Episcopalians from a diocese that divided partly over homosexuality overwhelmingly approved a proposal to create a new commission that would support gays and lesbians.
The Episcopal Diocese of San Joaquin gave the thumbs up to an "equality commission" during its annual convention, which concluded Sunday.
Delegates voted to create a commission that would include lay and clergy members to support, engage and affirm marginalized communities within the diocese, according to The Episcopal News Service. In this case, the marginalized are identified as gay, lesbian, bisexual, transgender persons, as well as women and various ethnic communities, among a few others.
The vote came after conservative Anglicans within the diocese in 2007 became the first diocese to break ties with The Episcopal Church, contending that the national church was departing from Christian orthodoxy and Anglican tradition.
The Episcopal Church – the U.S. arm of Anglicanism – widened rifts in 2003 when it consecrated openly gay bishop Gene Robinson of New Hampshire.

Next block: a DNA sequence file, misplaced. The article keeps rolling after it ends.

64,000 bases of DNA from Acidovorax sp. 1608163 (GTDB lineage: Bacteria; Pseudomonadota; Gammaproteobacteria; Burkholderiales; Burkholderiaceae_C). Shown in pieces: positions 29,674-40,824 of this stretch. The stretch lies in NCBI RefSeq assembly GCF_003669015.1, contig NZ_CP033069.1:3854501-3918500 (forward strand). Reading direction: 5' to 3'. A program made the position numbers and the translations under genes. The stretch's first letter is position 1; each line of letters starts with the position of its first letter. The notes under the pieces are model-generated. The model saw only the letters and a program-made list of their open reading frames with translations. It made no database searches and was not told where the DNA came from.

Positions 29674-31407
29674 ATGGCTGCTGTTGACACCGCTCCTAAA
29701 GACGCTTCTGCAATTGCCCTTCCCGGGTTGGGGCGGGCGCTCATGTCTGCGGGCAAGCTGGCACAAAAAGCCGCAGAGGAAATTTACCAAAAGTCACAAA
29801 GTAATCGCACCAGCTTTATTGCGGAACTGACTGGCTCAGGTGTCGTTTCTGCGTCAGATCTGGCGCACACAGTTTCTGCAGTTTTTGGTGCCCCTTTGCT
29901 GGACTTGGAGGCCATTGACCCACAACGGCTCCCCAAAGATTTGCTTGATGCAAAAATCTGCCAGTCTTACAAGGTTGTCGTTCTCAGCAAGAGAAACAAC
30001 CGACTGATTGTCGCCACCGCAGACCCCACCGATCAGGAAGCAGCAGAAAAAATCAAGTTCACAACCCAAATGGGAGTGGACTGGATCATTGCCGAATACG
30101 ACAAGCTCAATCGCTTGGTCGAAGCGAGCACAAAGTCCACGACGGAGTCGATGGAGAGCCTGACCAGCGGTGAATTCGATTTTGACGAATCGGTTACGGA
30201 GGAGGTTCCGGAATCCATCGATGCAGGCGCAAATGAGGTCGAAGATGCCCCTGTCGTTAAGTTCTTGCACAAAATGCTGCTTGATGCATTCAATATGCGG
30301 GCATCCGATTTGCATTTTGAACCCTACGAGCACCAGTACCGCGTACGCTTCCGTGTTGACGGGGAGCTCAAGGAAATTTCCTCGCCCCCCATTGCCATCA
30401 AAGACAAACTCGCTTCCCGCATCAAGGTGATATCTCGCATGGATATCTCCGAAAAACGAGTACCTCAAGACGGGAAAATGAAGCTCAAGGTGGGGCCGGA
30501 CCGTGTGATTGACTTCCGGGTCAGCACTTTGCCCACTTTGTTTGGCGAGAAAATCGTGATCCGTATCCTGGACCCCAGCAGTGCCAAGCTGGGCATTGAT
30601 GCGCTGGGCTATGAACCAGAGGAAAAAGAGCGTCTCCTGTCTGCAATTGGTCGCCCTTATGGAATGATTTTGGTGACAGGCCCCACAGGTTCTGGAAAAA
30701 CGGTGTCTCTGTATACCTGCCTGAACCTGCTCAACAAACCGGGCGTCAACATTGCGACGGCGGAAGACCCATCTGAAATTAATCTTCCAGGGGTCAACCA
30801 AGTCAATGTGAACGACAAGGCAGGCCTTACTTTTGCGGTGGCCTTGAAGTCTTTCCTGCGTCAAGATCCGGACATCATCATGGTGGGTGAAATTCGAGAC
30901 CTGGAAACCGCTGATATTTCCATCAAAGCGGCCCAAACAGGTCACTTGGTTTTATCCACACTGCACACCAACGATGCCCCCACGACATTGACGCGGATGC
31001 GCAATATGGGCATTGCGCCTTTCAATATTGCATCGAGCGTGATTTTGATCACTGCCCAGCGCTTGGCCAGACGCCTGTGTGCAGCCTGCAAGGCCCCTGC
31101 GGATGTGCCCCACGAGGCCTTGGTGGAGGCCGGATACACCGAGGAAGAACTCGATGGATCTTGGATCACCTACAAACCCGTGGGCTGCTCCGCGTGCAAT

While the breakaway group, which calls itself the Diocese of San Joaquin, realigned with the more conservative Anglican Province of the Southern Cone in South America, some voted against disaffiliation and remained with the national church. That group calls itself the Episcopal Diocese of San Joaquin.
Last week, Bonnie Anderson, president of The Episcopal Church's House of Deputies, said the executive council is "ready to help" members of San Joaquin Diocese's remaining members. The council agreed to make up to $700,000 available in 2009 for expenses in San Joaquin and other dioceses facing similar challenges.
The conservative Diocese of San Joaquin, meanwhile, held a convention the same weekend to celebrate and develop a new approach to "being together as God's people."